Skip to main content
ARS Home » Research » Publications at this Location » Publication #57772


item Brown, Charles - Chuck
item Yang, Ching-pa
item Mojtahedi, Hassan
item Santo, Gerald

Submitted to: American Journal of Potato Research
Publication Type: Abstract Only
Publication Acceptance Date: 2/15/1995
Publication Date: N/A
Citation: N/A

Interpretive Summary:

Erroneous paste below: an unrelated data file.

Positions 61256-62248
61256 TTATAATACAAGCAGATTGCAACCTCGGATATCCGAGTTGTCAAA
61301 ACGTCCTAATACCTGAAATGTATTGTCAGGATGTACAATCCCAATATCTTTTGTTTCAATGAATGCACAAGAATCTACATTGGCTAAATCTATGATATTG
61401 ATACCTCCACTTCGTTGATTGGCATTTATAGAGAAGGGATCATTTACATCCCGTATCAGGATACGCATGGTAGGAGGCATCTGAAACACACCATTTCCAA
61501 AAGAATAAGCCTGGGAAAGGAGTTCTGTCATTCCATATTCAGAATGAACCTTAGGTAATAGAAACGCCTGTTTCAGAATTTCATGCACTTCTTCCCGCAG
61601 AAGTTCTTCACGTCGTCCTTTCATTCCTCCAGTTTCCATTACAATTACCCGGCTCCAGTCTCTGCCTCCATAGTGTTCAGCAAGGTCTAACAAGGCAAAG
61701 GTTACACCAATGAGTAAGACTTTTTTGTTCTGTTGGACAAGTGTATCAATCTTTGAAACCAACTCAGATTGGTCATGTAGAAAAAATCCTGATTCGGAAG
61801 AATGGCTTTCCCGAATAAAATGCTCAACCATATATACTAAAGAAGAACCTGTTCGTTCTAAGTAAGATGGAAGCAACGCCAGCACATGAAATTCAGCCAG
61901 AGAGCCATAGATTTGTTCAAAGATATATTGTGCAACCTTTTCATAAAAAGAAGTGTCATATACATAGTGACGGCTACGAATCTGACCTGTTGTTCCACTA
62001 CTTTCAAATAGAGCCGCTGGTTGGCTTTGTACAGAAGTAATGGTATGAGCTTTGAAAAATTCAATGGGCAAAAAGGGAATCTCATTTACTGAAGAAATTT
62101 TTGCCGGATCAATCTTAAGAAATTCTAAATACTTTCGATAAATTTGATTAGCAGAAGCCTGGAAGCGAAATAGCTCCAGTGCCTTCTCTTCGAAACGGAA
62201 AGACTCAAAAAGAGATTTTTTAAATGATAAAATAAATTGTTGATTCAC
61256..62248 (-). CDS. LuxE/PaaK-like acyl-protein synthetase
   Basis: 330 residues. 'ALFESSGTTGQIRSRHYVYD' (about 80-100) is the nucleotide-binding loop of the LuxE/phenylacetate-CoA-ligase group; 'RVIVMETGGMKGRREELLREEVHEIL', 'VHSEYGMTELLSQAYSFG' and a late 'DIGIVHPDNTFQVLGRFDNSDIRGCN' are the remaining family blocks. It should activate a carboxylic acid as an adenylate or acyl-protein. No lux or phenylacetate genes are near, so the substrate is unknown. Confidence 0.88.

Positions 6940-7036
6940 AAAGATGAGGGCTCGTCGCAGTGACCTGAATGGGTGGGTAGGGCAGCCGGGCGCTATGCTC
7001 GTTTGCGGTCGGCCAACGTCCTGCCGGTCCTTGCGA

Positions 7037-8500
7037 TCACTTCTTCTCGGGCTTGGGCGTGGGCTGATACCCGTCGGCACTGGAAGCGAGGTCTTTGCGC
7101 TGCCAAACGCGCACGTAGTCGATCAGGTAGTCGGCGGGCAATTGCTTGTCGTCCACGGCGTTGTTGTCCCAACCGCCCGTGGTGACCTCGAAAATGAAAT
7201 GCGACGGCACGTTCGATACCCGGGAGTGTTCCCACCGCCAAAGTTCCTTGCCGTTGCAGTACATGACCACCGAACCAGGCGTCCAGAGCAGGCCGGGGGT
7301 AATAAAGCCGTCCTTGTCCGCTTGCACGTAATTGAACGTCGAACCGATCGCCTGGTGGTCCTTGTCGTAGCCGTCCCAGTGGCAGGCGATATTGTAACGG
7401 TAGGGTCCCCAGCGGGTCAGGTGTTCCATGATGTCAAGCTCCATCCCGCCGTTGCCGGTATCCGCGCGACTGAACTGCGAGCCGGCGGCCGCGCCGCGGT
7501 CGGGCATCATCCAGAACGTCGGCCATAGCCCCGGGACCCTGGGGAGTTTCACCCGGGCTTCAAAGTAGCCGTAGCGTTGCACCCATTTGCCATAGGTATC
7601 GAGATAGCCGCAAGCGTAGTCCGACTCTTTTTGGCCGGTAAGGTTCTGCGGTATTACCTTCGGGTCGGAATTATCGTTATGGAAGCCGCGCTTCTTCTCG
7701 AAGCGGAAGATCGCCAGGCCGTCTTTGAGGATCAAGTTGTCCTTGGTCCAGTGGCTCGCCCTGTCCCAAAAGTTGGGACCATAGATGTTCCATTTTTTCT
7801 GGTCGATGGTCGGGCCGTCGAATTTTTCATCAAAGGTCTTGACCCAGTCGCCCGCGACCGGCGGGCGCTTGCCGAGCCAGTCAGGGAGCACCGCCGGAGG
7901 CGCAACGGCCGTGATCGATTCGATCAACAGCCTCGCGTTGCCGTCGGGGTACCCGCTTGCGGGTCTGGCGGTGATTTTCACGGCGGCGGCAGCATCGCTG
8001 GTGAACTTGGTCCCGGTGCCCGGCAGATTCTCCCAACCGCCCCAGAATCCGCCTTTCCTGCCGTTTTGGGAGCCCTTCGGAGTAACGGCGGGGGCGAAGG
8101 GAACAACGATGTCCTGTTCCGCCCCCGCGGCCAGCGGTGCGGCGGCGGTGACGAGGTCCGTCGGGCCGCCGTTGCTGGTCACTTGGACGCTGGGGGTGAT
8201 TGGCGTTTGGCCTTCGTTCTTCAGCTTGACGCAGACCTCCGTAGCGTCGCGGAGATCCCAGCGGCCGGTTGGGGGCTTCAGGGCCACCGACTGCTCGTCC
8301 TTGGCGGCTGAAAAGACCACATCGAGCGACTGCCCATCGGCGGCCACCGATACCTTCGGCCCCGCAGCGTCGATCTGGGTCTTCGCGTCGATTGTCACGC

Technical Abstract: A restriction fragment length polymorphism (RFLP) map was developed for a population of seedlings derived from somatic hybrids of wild Solanum bulbocastanum x cultivated potato and succeeding backcross generations. This germplasm is of interest because it exhibits resistance to Columbia root-knot nematode. The RFLP map served to localize the resistance to a single arm of chromosome 11 of the wild donor. Additional markers are being added to the map in the form of Random Amplified Polymorphic DNA (RAPD) markers. There are two objectives for which RAPD's are the logical marker system. Firstly, upon identification of sufficient numbers of RAPD's, these will be used rather than RFLP's for mapping of additional characters. Secondly, during screening of RAPD markers, special attention will be applied to identifying those closely linked to nematode resistance that can be used as selection aids in a breeding program. We are using single 10-mers purchased commercially. To assay for polymorphism, DNA of the wild donor, the cultivated parent of the F1, the recurrent parent, and DNA bulks consisting of nematode resistant and susceptible groupings from BC2 individuals are run with each 10-mer. Presence of unique bands in the wild donor DNA and in bulk BC2, and absence in the cultivated parents DNA are the preliminary tests for selection as candidate informative markers. Individual progeny of the BC2 are screened using candidate markers and mapped in relation to the skeleton RFLP map. All RAPD markers have been located within the RFLP map without difficulty. Ten percent of the 220, 10-mers screened so far have been informative by the criteria of polymorphism and repeatability over replicated PCR runs.